House Panel Mulls Impact of Higher Taxes on Small Businesses

A House panel on September 13 considered how expiration of the Bush tax cuts of 2001 and 2003 at the end of 2012 would impact small businesses. At a hearing of the House Small Business Subcommittee on Economic Growth, Tax and Capital Access, Chairman Joe Walsh, R-Ill., said letting the tax cuts expire would make many small pass-through businesses pay higher tax rates than some of the nation’s largest corporations. “Small businesses must also contend with uncertainty created by the expiration of the estate tax and how this unresolved policy issue affects long-term business planning,” Walsh said.

The subcommittee heard testimony from business owners and tax experts, including Jeffrey A. Porter, vice chair of the American Institute of Certified Public Accountants’ (AICPA) Tax Executive Committee, who testified that small businesses, formed as corporations, pass-through entities or sole proprietorships, are currently facing considerable uncertainty with regard to income taxes.

“This uncertainty is not limited to one or two tax provisions, but instead affects many areas of the [tax code], including income tax rates, long-term capital gains rates, the rate for qualified dividends, and whether, and to what extent, certain deductions, credits and exemptions will be available,” Porter said.

When small businesses face tax rate uncertainty, they are unable to estimate the true cost of purchasing new equipment, Porter explained. He said business owners want to understand the tax consequences of their transactions. “Multi-year planning and the ability to predict (or at least estimate) business profits and taxes are critical in operating a business,” Porter said. “It is also essential to know future income tax rates in structuring major business transactions such as in the sale of a business or its assets.”

Subcommittee ranking member Rep. Kurt Schrader, D-Ore., suggested that a complete revision of the tax code should level the playing field by evaluating the need for tax loopholes that small firms can rarely access. “Done correctly, thoughtful tax reform will have immediate benefits for small businesses while also serving the nation’s economic objective of promoting pro-growth policies,” he said.

By Stephen K. Cooper, CCH News Staff

House Small Business Committee Press Release: Opening Statement of Small Business Subcommittee on Economic Growth, Tax and Capital Access Chairman Joe Walsh Committee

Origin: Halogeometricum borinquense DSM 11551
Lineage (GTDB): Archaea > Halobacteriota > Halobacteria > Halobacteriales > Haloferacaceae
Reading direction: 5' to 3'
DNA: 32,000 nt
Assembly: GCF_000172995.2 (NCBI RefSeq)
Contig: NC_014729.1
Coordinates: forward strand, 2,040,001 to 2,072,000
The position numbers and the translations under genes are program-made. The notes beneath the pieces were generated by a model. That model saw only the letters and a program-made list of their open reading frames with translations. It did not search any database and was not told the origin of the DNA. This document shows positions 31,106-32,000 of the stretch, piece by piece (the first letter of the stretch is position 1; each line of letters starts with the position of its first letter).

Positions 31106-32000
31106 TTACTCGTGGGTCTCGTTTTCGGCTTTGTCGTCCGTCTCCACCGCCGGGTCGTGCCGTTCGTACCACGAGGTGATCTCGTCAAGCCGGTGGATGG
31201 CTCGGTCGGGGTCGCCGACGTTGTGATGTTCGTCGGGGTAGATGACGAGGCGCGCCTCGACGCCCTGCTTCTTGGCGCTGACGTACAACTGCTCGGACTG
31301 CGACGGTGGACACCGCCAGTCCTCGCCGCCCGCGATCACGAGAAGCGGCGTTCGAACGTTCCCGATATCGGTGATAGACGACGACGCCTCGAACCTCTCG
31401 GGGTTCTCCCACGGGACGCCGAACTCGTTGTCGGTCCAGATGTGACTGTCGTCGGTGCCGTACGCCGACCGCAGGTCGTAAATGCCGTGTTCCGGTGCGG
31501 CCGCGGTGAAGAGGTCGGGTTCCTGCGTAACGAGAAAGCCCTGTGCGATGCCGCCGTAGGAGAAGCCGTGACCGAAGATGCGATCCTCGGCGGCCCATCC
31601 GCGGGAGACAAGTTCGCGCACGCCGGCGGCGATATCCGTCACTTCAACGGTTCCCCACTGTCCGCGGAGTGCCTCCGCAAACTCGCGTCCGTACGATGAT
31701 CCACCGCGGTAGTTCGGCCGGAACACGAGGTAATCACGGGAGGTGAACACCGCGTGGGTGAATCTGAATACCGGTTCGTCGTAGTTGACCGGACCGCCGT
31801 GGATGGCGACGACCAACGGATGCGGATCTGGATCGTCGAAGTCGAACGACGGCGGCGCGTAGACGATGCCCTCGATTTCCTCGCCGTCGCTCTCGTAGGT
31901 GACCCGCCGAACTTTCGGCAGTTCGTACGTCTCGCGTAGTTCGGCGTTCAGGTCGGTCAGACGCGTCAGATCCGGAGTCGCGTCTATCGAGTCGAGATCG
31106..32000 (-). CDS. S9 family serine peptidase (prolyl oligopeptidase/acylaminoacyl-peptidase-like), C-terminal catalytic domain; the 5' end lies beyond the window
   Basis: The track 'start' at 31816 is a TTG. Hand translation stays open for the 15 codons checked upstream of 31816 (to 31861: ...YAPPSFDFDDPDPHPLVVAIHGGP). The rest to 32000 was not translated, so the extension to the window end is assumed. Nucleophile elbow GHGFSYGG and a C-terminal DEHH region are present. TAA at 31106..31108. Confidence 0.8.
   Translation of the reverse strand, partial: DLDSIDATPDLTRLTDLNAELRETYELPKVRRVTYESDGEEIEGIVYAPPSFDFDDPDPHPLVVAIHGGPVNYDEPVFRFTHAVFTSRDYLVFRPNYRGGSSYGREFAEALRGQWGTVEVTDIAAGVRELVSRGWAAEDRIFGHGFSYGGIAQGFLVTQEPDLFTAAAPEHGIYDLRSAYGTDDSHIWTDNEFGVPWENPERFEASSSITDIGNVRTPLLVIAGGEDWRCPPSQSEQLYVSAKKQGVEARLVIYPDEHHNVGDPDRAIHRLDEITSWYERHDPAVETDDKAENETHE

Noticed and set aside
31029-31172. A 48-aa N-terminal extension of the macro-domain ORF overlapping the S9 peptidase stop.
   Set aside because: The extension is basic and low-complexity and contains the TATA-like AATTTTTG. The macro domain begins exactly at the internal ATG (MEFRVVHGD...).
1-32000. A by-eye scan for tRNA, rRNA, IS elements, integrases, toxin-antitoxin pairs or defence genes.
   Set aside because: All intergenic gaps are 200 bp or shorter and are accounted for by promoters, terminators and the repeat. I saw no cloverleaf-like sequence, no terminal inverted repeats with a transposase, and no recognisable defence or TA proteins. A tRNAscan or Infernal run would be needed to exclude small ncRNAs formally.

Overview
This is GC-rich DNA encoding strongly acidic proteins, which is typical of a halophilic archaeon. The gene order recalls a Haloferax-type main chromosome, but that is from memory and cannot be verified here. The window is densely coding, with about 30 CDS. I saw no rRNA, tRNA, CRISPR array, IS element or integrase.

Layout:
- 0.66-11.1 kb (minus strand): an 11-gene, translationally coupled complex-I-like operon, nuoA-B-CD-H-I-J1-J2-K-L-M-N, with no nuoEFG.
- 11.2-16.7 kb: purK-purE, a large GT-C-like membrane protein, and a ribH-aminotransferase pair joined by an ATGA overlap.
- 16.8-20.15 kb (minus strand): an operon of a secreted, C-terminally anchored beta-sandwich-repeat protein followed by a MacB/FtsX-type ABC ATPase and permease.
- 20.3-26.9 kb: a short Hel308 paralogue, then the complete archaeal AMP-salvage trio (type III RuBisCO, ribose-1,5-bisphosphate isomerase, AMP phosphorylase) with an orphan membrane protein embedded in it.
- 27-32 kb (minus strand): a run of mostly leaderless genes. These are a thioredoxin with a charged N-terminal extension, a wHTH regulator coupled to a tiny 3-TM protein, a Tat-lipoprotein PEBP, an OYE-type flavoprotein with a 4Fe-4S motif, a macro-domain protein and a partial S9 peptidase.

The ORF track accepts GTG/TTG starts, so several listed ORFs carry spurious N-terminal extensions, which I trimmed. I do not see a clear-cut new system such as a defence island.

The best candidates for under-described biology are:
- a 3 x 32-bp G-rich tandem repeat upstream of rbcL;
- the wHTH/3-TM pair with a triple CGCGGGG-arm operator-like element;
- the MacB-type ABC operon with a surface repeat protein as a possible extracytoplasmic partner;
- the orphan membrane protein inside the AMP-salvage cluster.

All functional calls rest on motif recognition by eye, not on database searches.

Testimony of Theresa Kern on Behalf of Women Construction Owners & Executives USA

Testimony of Doug Harmon, CEO, Twin City Die Castings

Written Testimony of Scott A. Hodge, President, Tax Foundation

Written Testimony of Jeffrey A. Porter on Behalf of the AICPA

AUTHOR

Wolters Kluwer Tax and Accounting

Wolters Kluwer Tax and Accounting is a leading provider of software solutions and local expertise that helps tax, accounting, and audit professionals research and navigate complex regulations, comply with legislation, manage their businesses and advise clients with speed, accuracy and efficiency. Wolters Kluwer Tax and Accounting is part of Wolters Kluwer N.V. (AEX: WKL), a global leader in information services and solutions for professionals in the health, tax and accounting, risk and compliance, finance and legal sectors. We help our customers make critical decisions every day by providing expert solutions that combine deep domain knowledge with specialized technology and services. Wolters Kluwer reported 2016 annual revenues of €4.3 billion. The company, headquartered in Alphen aan den Rijn, the Netherlands, serves customers in over 180 countries, maintains operations in over 40 countries and employs 19,000 people worldwide. Wolters Kluwer shares are listed on Euronext Amsterdam (WKL) and are included in the AEX and Euronext 100 indices. Wolters Kluwer has a sponsored Level 1 American Depositary Receipt program. The ADRs are traded on the over-the-counter market in the U.S. (WTKWY).

All stories by: Wolters Kluwer Tax and Accounting